So I couldn't bring myself to finish this. I was reading it via audiobook and the narrator was great, but the book itself just wasn't to my liking. The main reason was the because the characters were not created well. And they just seemed aloof, even in stressful situations. The main character (whose name I can't even remember. And I have been listening to it for a few weeks now) is just kinda ... ugh... dumb? And she has literally no backbone but shes "stubborn?" The book has described as stubb ...more
Oct 27, 2021 rated it it was amazing
Fun faerie-tale story woven story of magic, friendship, and self-discovery set in a dream-like landscape, and filled with fairies.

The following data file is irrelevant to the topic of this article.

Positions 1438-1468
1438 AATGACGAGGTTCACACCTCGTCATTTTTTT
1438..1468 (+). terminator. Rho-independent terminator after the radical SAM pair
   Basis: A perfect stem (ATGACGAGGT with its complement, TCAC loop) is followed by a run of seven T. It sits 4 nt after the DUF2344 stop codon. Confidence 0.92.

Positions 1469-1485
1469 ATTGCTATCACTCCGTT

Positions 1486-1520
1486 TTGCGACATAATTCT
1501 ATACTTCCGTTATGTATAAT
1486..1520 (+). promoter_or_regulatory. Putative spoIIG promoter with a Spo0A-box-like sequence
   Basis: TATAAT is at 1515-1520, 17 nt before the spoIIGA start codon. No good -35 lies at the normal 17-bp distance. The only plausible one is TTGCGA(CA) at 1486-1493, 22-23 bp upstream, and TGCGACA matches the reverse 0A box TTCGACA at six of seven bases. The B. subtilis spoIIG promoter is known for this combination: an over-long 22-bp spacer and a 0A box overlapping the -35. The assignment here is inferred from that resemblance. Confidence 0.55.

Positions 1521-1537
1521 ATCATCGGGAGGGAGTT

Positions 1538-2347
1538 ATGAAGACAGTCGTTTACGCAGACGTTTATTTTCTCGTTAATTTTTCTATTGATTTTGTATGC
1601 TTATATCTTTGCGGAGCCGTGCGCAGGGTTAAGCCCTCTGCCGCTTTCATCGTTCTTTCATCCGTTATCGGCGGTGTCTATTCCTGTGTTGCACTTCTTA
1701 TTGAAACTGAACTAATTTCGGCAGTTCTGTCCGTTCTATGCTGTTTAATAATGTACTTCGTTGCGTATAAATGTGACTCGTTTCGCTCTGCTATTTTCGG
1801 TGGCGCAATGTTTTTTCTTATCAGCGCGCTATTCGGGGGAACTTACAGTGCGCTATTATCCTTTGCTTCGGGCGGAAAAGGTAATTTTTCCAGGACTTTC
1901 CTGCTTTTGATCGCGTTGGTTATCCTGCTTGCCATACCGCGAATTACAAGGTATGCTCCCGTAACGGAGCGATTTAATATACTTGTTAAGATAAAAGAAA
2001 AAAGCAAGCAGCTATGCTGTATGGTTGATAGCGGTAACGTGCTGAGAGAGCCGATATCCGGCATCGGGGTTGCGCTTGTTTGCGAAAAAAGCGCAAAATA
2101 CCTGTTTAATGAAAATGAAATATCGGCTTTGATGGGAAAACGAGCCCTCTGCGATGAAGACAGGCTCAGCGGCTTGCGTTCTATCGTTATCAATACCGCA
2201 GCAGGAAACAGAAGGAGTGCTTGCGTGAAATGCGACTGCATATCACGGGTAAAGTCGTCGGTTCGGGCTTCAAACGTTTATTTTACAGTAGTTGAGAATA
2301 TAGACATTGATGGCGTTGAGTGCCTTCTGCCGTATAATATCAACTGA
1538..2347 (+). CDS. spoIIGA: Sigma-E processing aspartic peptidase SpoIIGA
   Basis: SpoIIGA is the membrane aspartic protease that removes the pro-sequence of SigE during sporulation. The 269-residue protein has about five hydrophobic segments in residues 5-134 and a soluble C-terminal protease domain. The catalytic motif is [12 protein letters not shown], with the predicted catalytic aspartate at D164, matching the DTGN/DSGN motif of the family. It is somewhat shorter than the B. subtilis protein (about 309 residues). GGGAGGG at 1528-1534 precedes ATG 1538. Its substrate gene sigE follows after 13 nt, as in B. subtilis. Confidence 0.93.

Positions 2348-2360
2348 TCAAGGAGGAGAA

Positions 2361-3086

The story is about solitary and shy almost 15-year old Irish-American Clare Macleod and Finn a half-fairy Irish boy fighting to save the gate to the fairies' world. Clare learns that she is the guardian of a gate between worlds.

Clare has just moved back to her childhood home in Ireland, a place she and her father haven’t returned to since her mother died. The home is
Really lovely writing but this kind of story is not my thing. I enjoyed the beginning where Clare describes her early life in Ireland with her mother and father in their stone cottage with the tree inside of it. Her mother’s death cause Clare and her father to move to America for Dad’s job. They move often and Clare has no friends. But it’s not because of the constant moves, it’s because Clare believes in fairies. Years of teasing cause her to deny her belief but when she and Dad move back to th ...more